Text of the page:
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The Society for Research into Higher Education

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Australian HE reform could leave students worse off

By Marcia Devlin

Australia is in full election campaign mode. What a returned conservative government means for higher education is a little worrying, although what a change of government means is worrying for different reasons.

Two years ago, the then federal Minister for Education, Christopher Pyne, proposed a radical set of changes for higher education funding including, among other things, a 20% cut to funding and full fee deregulation. While the latter received support from some institutions and Vice-Chancellors, there were very few supporters of the whole package. Among those who did not support it were the ‘cross-benchers’ – the independent and minor party members of the Parliament of Australia who have held the balance of power since elected in 2014 – and so the proposals were not passed.

The government have since introduced Senate voting reforms which means the minor parties will not be able to swap preferences in order to secure Senate seats as they have done in the past, and there is less likelihood of a future cross bench like this one. Which is a shame for higher education in my view as these folk actually listened to the sector and public and responded accordingly. Mr Pyne has now moved onto other responsibilities. But just before he moved, this actually happened: https://www.youtube.com/watch?v=Hc9NRwp6fiI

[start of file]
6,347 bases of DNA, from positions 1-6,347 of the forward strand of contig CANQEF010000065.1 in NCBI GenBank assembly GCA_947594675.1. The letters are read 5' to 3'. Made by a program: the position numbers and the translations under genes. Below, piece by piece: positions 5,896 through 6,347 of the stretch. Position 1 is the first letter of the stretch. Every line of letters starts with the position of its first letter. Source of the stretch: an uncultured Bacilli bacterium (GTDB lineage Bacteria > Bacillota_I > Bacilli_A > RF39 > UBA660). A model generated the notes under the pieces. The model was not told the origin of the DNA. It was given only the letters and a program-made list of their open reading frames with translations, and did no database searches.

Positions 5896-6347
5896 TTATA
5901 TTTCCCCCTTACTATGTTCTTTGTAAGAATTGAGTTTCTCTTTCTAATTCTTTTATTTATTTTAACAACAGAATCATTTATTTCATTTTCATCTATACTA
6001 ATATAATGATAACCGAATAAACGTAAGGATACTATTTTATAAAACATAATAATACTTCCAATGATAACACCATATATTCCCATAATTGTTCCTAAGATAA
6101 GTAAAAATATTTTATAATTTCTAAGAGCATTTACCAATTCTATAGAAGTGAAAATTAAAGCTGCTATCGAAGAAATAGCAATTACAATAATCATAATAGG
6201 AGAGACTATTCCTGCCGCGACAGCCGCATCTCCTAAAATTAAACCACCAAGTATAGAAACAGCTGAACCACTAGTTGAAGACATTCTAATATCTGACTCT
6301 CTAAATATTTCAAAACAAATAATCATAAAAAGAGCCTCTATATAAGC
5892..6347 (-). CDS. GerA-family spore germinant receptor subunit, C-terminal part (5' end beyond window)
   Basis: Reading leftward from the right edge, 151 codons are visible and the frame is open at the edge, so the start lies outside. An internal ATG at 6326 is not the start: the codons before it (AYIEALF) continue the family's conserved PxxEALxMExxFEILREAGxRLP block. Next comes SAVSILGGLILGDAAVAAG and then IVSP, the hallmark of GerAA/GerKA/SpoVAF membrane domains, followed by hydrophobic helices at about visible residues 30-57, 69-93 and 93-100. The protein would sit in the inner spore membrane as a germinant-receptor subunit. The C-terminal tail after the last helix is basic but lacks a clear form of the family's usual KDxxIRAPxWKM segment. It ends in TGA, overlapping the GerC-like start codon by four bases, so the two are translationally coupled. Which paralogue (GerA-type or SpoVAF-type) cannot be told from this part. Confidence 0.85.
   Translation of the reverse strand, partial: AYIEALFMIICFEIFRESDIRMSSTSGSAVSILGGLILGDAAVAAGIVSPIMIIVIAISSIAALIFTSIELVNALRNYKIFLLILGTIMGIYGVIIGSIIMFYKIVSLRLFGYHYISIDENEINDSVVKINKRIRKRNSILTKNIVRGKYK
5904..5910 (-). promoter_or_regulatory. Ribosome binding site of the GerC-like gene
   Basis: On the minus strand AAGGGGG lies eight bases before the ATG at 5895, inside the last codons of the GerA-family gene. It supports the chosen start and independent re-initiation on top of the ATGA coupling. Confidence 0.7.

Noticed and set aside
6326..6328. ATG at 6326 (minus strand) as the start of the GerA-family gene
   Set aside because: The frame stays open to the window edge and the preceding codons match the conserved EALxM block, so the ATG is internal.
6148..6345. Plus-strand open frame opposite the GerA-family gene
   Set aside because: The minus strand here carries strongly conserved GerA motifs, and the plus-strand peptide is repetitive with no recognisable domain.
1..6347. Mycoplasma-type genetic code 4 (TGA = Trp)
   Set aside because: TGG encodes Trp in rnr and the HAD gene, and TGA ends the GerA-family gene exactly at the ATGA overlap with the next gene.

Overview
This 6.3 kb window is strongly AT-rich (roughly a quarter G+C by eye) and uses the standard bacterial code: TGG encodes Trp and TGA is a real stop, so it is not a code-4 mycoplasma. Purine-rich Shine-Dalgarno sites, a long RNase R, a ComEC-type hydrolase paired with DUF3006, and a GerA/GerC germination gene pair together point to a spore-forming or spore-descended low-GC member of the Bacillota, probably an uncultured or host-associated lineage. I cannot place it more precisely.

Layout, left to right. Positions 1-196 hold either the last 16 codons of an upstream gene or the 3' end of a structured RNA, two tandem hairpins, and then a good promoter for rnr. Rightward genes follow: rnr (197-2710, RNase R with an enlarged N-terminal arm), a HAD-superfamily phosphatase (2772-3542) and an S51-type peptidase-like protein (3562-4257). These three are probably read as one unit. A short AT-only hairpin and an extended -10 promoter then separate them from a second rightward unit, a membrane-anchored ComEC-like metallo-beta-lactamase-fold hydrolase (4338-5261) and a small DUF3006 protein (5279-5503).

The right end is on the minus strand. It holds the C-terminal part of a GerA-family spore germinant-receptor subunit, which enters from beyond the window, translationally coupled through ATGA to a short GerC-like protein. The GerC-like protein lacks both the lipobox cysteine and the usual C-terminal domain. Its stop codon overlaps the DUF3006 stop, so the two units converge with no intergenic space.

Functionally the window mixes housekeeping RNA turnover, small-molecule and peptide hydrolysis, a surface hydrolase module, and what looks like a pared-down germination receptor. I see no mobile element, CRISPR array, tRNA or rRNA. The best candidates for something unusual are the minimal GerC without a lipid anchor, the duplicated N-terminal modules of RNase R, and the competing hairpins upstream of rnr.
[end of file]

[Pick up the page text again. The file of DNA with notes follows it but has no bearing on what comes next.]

The new and current Education Minister, Simon Birmingham has released a discussion paper in lieu of budget measures: Continue reading

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Universities reel after Hexit vote

By Rob Cuthbert

The referendum result shocked the universities, going against all the expectations that ‘Remain’ would triumph and that the status quo would be preserved. The campaign had become increasingly frenetic as the date for the referendum approached, with claims about the consequences for ‘Leave’ and ‘Remain’ ever more inflated. But even on the day of the vote no-one, least of all the opinion pollsters, had really expected that ‘Leave’ would win. It was only as voters left polling stations across the country’s campuses that the realisation dawned, with exit polls immediately showing unexpectedly high votes for ‘Leave’, especially in crucial constituencies like Sheffield. As the results came in it was clear that Sunderland, one of the earliest to report a ‘Leave’ majority, had established a pattern that would be replicated everywhere except in parts of London and a few other cities.

It had all seemed so different only a year earlier. Continue reading